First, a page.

I’m Kat! I’m wearing traditional Igorot clothing for my cousin’s wedding. I am painfully ignorant about what I’m wearing. Once, I asked my mom what the patterns on the lufid meant, and she said it had to do with tribal affiliations but they don’t mean as much anymore. She’s from Sagada, which is where I was when this picture was taken.
There we go! That’s a bit more traditional. That’s a long red skirt with a traditional flower top which has the design on the outline of the neck and shoulders, leading all around and to the back. The shall is red with with hints of brown and gold. When my grandmother send me this to wear on the Day of the Dead, she said she was aiming for, “A beautiful Frida Khalo look, except you don’t have a unibrow, mihija… And you can’t paint.” Yeah thanks okay.
I couldn’t post any pictures with my dress DF, State of Mexico, Mexico, but I’ll see if I can post pictures when I get a dress that fits my size since all the others are really small… I’ll find a dress from Oaxaca!
Hi! I’m Aitana Arguedas Alvarez and I’m from Florida, USA. I’m Mexican American and this is me wearing a not so traditional dress. From my expression, you can tell I’m trying to pull off the “Casually Mexican” look, but it’s not working.
Although this isn’t really traditional, it still has some traditional and common Mexican designs on the dress. I’ll be sure to submit another one of me actually being traditional.
I’m Norita, I’m Khmer, and I’m from Oregon. My mom and I dress people for traditional Cambodian wedding ceremonies! We’ve been doing it for maybe 14-15 years now. It’s always lots of fun!
Uhh, I didn’t get married though, haha. I was modeling as a bride for a khmer fashion show at OSU.
Cambodian weddings include many ceremonies, and sometimes can last 2-3 days! There are a lot of outfit changes for certain ceremonies. What I am wearing is for the knot-tying ceremony. Gold everthing! Can’t wait til I get to have a wedding, haha!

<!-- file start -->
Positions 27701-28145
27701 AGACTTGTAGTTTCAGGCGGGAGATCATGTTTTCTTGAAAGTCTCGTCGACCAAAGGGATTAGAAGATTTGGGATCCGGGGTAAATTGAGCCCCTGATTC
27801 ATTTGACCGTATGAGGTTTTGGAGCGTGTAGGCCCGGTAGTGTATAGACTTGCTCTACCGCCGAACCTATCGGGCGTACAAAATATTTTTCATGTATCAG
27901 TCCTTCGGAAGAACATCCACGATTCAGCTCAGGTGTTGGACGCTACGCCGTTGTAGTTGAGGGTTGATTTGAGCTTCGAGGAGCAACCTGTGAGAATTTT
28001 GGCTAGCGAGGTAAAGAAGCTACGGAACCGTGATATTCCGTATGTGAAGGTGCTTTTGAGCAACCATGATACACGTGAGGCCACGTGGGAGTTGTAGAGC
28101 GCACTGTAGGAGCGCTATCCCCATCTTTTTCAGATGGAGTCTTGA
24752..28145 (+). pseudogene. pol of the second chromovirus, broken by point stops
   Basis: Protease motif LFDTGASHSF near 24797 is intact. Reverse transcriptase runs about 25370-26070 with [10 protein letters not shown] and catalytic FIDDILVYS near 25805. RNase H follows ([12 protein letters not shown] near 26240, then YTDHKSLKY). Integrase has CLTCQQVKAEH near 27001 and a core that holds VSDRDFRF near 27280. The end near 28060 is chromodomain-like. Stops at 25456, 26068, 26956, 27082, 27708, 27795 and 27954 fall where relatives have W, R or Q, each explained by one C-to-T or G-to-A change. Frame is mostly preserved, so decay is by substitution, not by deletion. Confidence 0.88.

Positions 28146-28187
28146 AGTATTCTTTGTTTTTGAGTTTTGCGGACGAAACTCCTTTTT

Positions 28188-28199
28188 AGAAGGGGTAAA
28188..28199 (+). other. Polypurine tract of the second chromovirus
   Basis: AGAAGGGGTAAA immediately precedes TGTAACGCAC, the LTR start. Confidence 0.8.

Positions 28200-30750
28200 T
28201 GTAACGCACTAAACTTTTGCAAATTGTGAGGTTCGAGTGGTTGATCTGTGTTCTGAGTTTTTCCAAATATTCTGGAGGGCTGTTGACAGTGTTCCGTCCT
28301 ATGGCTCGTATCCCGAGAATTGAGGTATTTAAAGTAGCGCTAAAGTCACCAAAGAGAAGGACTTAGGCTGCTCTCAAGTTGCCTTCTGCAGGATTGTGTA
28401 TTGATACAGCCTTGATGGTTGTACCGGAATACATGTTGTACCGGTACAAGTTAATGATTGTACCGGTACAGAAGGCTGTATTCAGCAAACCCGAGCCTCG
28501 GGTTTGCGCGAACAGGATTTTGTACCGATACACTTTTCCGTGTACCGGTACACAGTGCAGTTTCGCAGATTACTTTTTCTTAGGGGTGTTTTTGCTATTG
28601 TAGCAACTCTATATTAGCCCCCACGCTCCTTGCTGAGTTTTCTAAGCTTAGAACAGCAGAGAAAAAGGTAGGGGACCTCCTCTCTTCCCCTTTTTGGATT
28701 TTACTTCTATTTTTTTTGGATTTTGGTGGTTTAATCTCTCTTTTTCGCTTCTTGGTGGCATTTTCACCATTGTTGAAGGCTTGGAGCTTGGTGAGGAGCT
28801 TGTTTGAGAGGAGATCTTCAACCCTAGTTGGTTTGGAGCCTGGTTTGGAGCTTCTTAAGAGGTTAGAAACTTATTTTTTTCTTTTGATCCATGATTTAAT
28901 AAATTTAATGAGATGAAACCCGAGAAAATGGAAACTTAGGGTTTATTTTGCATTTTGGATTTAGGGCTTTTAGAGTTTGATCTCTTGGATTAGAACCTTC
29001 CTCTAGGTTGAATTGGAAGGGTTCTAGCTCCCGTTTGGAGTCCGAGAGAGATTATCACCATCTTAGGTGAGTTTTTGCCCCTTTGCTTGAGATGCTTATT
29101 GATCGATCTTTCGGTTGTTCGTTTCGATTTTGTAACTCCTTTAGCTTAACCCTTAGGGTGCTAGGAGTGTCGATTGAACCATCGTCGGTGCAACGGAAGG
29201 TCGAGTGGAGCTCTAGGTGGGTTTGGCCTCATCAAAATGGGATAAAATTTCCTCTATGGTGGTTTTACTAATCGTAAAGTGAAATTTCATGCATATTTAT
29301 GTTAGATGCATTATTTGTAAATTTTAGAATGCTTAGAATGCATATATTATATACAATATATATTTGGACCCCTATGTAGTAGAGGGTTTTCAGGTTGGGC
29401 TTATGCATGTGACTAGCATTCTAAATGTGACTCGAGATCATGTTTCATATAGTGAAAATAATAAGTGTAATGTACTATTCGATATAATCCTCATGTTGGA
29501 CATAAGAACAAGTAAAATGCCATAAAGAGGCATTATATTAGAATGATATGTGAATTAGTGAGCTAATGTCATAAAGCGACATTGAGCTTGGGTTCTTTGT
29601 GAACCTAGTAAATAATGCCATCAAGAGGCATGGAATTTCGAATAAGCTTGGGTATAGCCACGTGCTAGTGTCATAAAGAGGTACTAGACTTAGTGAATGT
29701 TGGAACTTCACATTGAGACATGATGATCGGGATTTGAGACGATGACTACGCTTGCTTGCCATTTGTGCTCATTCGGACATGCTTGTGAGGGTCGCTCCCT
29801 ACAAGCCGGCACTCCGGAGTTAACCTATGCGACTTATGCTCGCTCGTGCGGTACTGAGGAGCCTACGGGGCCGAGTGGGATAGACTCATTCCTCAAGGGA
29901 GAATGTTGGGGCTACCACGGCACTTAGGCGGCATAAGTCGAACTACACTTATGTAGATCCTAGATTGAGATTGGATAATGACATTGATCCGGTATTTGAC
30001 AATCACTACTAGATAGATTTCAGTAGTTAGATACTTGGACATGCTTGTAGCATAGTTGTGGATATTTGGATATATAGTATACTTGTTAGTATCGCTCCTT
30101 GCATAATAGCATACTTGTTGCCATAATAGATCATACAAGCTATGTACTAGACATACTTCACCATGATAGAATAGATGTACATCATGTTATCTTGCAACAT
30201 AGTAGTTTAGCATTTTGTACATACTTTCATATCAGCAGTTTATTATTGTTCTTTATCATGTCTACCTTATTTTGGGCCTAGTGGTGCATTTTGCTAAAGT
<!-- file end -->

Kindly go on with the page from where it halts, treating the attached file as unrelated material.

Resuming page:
Lin: (Personal response once again) Yes, I am aware that predominately white cultures have traditional clothes and outfits as well. Almost all cultures do. But, you will be harder pressed to find that these traditional clothing items have been taken and appropriated. Most have not been taken and fetishised, showcased by models in that do not look like the cultures that they originate from. This is a place to celebrate cultures whose clothing that are not always allowed to be showcased in the forefront or are wrongfully depicted, by the people of those very cultures.
Lin: Yes. You identify with the culture, and have roots in the culture, then it is part of you. You are more than totally welcomed to submit the picture representing your culture.
my name is jannat, and i’m from pakistan! i’m wearing the current fashion in lahore which is the long shirts with a churi daar underneath. i bought this from liberty market in lahore when i was there last year!
ojodeltigre submitted to:
That’s me (Abeeha) and my twin sister, Saneeha!
We’re both Pakistani :D
And we’re wearing super fancy shalwar khameez.
Lin: This is my personal opinion, and I’m sure Ainee has her own opinion, but whatever you identify as traditional clothing to your culture, is how it is represented. Yes it is harder for those who fall under the African Diaspora to have readily identifiable traditional clothing, especially African American, but each has created a unique blend of culture that is all there own. I know many who consider particular item that include mod cloth and Kente cloth to be part of their African American culture.
Anyone have any other thoughts on the matter?
DE: Seconded. If you feel that a particular item of clothing is representative of your heritage, then you are more than welcome to submit it.